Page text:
Brew Tour in Ybor or Westchase

Tour our pub brewery in Ybor or our production brewery in Westchase and experience first hand how real craft beer is made fresh daily. The tour includes a complimentary pint of beer and a souvenir logo pint glass!

Please call ahead for availability. Tours are generally held on Saturdays from 1:00 pm to 4:00 pm every hour on the hour at our Ybor location and on Fridays and Saturdays by reservation at our Westchase location. Maximum group size of twelve, so call for availability.

Please call for group sizes and times outside of these parameters!  We’re happy to accommodate special groups anytime with advance notice!

Cost: $10/person includes a complimentary house beer and a TBBC souvenir logo glass.

Call 813-247-1422 for reservations.



The Art of TBBC Beer, from start to finish.

All our beers are handcrafted by our brewmaster David Doble and his assistant brewers on a regular basis on the premises of our brewpub in Ybor City on the east side of downtown Tampa.

Tampa Bay Brewing Company operates a 10-barrel brewing system. Our brewhouse consists of a combination mash/boil kettle, lauter tun, hot liquor tank, cold liquor tank, three 10bbl fermenters, one 20bbl fermenter, and one 40bbl fermenter.  In addition, the brewery contains water purification equipment, 40bbl brite tank, and canning line.


Stage 1 – Milling the Grains

Our brewers’ day begins early in the morning with the milling of the grains. Each sack contains 50 to 55 pounds of malted barley.

Tampa Bay Brewing Company typically uses 600 to 800 pounds of grain for each 310-gallon batch of brew. Our malted barley comes from the U.S., Britain, Germany and Belgium.


Stage 2 – Into the Mash Tun

As the grains are being carried by auger to the mash tun, the brewers check that the desired combination of water and grain is achieved.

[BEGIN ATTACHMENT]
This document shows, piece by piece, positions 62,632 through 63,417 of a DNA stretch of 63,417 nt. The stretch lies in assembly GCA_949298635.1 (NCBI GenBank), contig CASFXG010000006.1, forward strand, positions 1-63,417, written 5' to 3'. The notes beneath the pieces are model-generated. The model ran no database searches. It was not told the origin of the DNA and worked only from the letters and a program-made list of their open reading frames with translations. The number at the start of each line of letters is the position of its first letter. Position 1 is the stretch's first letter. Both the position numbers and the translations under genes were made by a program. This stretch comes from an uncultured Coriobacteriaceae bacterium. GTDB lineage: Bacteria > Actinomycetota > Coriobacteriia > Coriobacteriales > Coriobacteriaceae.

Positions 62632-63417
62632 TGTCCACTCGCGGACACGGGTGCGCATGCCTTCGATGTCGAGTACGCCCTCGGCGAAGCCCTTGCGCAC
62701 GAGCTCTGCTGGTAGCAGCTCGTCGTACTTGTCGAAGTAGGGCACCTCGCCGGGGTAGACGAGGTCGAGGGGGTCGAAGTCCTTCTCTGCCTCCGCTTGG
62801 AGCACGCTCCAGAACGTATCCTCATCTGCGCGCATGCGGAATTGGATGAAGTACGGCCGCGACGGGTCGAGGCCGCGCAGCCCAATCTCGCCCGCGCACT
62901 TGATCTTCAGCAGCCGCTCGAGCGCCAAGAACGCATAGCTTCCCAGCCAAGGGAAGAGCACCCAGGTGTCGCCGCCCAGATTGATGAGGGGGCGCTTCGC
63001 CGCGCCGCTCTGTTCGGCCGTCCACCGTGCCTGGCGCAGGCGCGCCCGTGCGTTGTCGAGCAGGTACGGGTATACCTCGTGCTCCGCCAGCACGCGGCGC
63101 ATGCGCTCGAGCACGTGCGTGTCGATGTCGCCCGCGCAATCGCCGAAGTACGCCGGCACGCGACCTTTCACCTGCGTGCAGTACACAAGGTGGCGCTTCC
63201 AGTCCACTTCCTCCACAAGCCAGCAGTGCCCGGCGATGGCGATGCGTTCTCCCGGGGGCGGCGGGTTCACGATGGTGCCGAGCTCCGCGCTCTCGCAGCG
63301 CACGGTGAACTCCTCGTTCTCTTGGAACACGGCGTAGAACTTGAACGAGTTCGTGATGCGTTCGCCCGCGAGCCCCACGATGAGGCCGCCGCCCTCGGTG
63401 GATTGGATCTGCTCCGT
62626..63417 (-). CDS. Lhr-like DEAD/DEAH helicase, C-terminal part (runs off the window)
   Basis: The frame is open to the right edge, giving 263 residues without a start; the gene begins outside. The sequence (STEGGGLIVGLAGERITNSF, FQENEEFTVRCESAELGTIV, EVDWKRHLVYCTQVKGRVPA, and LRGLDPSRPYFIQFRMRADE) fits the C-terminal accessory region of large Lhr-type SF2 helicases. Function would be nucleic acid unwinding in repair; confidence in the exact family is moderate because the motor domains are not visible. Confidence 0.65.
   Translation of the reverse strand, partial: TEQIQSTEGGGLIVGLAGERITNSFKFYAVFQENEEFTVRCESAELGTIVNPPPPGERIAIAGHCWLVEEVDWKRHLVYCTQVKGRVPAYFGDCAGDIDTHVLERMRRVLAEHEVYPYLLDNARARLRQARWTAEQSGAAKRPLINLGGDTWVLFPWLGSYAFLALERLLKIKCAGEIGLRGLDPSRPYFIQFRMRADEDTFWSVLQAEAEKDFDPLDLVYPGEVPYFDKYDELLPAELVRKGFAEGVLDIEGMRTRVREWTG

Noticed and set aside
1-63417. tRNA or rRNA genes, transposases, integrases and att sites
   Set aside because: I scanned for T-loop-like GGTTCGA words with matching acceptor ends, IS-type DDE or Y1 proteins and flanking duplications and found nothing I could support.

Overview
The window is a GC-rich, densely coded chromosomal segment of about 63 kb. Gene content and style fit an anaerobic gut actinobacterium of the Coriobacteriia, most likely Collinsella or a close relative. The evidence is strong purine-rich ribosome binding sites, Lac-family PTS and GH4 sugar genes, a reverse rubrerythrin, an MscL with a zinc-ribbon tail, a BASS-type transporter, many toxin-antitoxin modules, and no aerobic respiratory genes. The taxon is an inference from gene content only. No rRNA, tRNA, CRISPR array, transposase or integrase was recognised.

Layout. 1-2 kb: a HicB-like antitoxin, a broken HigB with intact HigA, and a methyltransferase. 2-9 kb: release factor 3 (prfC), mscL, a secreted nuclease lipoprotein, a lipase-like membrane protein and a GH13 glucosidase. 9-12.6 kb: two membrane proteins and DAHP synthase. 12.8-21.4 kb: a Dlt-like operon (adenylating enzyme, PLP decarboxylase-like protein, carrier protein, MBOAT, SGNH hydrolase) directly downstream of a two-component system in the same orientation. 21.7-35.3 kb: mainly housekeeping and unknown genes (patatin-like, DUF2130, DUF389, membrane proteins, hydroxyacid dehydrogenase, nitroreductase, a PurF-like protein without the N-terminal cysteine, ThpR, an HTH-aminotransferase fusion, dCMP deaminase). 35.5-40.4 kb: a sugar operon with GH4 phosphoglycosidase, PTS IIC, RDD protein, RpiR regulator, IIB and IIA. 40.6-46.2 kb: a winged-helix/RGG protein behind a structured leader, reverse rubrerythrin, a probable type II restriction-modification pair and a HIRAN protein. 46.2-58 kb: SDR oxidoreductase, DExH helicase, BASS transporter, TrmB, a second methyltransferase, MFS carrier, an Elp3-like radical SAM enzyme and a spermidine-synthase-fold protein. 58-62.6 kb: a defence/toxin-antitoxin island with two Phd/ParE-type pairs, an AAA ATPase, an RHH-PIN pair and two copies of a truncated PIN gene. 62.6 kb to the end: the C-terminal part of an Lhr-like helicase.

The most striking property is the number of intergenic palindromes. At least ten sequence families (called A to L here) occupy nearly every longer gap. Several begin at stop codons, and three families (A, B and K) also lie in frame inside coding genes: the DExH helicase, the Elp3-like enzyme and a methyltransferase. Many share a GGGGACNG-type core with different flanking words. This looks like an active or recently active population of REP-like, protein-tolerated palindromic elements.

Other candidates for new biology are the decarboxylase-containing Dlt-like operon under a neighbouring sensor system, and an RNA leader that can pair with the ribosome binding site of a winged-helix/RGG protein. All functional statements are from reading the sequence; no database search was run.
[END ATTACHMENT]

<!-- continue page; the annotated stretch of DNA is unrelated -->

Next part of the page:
The Tampa Bay Brewing Company brewhouse was designed by the Criveller Company.


Stage 3 – Time to Rest

In this photo Brewmaster John checks the grain as it drops into the mash tun. The grain should be cracked, but not crushed. After the milling is complete, the mash ‘rests’ for one hour at a temperature of 148 to 151 degrees.

Tampa Bay Brewing Company brewers also utilize single-temperature infusion step-mashing and traditional decoction methods.


Stage 4 – Mixing

The interior of the stainless steel mash/boil vessel. The mash is regulated in temperature by steam jackets and mixed by mash paddles. Note the oatmeal-like consistency of the mash.


Stage 5 – Filtering

When the mash is complete, it is transferred in its entirety to the lauter tun, where the sweet liquid wort will be filtered from the grains utilizing a sprinkler-type system. Brewmaster John inspects the mash tun for cleanliness. This vessel will be used to boil the sweet wort once extracted from the lauter tun.


Stage 6 – Add the Hops

A typical Tampa Bay Brewing Company boil lasts for 90 minutes. During this time, the brewers weigh out pelletized hops. Combinations of hops sourced from around the world are used for bittering, flavoring and aromatic qualities.


Stage 7 – Boil

Time and temperature are monitored to assure a vigorous boil that will maximize the extraction of hop oils. Brewmaster John performs the time-honored tradition of shoveling the spent grains from the lauter tun.  These grains are provided to a local farmer for animal feed!


Stage 8 – Sanitizing

Near the boil’s end, brewers complete a sanitizing regime on the fermenter and heat exchanger. The brewhouse contains three different sizes of fermenters that are used depending on the size of the batch being brewed.


Stage 9 – Sniff Test

Brewmaster John enjoys the aroma of a fine wort… IPA perhaps? A system of hoses and pumps push the wort to the fermenters.


Stage 10 – Fermentation

Tampa Bay Brewing Company brewers pitch 3-5 gallons of yeast into each brew. Just before the wort is cooled and transferred, the yeast is pitched into a freshly sanitized fermenter.


Stage 11 – Test

After the wort is transferred, a hydrometer sample is taken from the vessel. This hydrometer sample provides a gravity reading that can help determine how efficient the brewing process has been. At the end of fermentation, it will be used to determine alcohol content after fermentation.


Stage 12 – Enjoy

A couple week later, the Brewmaster enjoys the fruits of his labor!